The plan was to try a few sandwiches (come back on Wednesday to read about that) and then finish with donuts from Honey Pig and ices from Pesso’s. Sadly Honey Pig was closed yesterday, so we will have to return for rainbow cookie donuts another time. (more…)
Nigel “Moon Man” Sielegar is a pretty busy guy. In addition to running the Moon Man Indonesian desert stand at the Queens Night Market, and helming the award-winning Corse Design Factory, he teaches at SVA, and still finds time to eat his way across Queens. Be sure to stop by to say “‘Hello, Moon Man’ this Saturday night!” I’m not quite sure where he found the time to answer Seven Questions, but I’m glad he did!
1. Where are you from originally and how long have you lived in Queens?
I’m originally from Surabaya (for those who don’t know, it’s the second largest city in Indonesia). I moved to United States when I was 18 for college. I lived in Chicago for a good 5.5 years before I moved to New York in 2007. I’ve been living in Queens ever since and I love it here.
2. What do you like most about the neighborhood you live in?
To me personally, Queens (or in my case, the border of Jackson Heights and Elmhurst) is the model of a perfect neighborhood. The diversity of people is unbeatable, within the same block you can hear multitude of languages being spoken by passerby. Race, religion, and skin color don’t matter much. Everyone respects each other’s culture and embrace the myriads of differences. There’s a system of coexistence that you just can’t find in other places.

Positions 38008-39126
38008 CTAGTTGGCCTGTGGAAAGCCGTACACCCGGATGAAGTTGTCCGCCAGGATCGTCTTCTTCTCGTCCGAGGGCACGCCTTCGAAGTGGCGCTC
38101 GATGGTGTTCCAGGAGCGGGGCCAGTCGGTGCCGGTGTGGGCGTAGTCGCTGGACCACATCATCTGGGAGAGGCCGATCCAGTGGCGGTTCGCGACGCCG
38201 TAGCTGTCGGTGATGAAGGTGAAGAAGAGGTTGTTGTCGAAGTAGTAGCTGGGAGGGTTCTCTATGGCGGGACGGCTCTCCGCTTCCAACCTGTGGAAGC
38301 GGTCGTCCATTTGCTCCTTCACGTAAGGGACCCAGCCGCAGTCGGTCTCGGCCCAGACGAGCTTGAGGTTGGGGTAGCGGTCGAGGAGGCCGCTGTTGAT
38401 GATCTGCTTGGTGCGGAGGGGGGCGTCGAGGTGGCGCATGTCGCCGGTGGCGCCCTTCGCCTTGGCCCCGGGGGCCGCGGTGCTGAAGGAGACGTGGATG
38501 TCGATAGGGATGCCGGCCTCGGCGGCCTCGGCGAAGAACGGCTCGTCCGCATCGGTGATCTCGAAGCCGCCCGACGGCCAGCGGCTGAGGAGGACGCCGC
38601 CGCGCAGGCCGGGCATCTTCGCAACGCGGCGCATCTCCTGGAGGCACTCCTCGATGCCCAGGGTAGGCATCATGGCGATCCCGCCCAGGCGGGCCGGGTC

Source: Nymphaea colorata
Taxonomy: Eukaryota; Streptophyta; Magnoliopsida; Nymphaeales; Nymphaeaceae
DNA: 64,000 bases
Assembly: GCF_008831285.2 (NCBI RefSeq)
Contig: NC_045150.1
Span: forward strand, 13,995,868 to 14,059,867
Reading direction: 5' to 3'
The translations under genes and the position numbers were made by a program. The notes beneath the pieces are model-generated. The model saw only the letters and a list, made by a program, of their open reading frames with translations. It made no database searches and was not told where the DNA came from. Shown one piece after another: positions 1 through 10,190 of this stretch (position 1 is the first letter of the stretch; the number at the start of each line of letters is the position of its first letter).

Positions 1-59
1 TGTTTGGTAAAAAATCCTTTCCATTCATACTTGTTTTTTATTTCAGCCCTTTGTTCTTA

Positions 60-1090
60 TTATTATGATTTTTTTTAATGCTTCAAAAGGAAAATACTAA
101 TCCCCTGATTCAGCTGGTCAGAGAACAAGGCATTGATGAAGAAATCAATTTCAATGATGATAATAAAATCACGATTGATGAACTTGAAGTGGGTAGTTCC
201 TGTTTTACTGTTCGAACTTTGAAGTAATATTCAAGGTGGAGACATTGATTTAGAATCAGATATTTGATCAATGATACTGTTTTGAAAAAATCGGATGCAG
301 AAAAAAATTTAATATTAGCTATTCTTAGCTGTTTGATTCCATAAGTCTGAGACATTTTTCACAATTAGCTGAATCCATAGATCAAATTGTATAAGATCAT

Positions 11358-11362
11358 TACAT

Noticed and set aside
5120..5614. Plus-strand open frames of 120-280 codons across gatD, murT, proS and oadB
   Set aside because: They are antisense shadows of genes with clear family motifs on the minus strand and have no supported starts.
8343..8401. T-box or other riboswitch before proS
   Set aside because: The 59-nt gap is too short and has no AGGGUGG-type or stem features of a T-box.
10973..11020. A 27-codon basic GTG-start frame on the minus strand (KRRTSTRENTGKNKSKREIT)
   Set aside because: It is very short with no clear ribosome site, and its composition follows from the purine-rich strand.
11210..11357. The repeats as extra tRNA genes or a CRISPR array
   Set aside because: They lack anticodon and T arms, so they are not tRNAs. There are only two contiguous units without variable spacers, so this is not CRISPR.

As it is true everywhere else in the world, when the culture is rich, the food is rich. The choices and quality of food in this neighborhood is incredible, and you can find anything from down to earth dumplings and kebab carts, humble family restaurants, all the way to fancy steakhouses all within walking distance. You can’t find this anywhere else in New York. (more…)
The other day after leading a food tour of downtown Flushing in the sweltering heat my mind turned to mush, well almost, it turned to a frosty treat. I was in the mood for Korean style shaved ice, or pat bing soo, but settled for a mango, coconut, and black jelly concoction at C Fruit Life, since I didn’t want to trek to the further reaches of Northern Boulevard in the heat.
It was refreshing, but after strolling Roosevelt Avenue—or La Roosie the stretch of Roosevelt lined with Mexican, Colombian and Ecuadorean shops, restaurants and street food and, at this time of year, all manner of World Cup regalia—I needed to chill out again.
My refreshment of choice? A nieves from Los Poblanos on Roosevelt Avenue. Even though eight wooden buckets done up in the colors of the Mexican flag lined the outdoor counter the only sign read, “mango.” (more…)
Catch of the day: gooseneck barnacles at M. Wells Steakhouse.
I’m a big fan of raw seafood and indulge in oysters, clams, and other more far-flung marine fare as often as my wallet and constitution permit. I’ve savored Korean meongge in Murray Hill—briny, orange fleshed sea squirt—and sweet live razor clams on the streets of Arthur Avenue, but one thing I never tried until last night was barnacles.
Whenever I treat myself to M. Wells Steakhouse, I sit at the bar facing the oyster shucking station. So I immediately noticed the chalkboard trumpeting barnacles in all caps. (more…)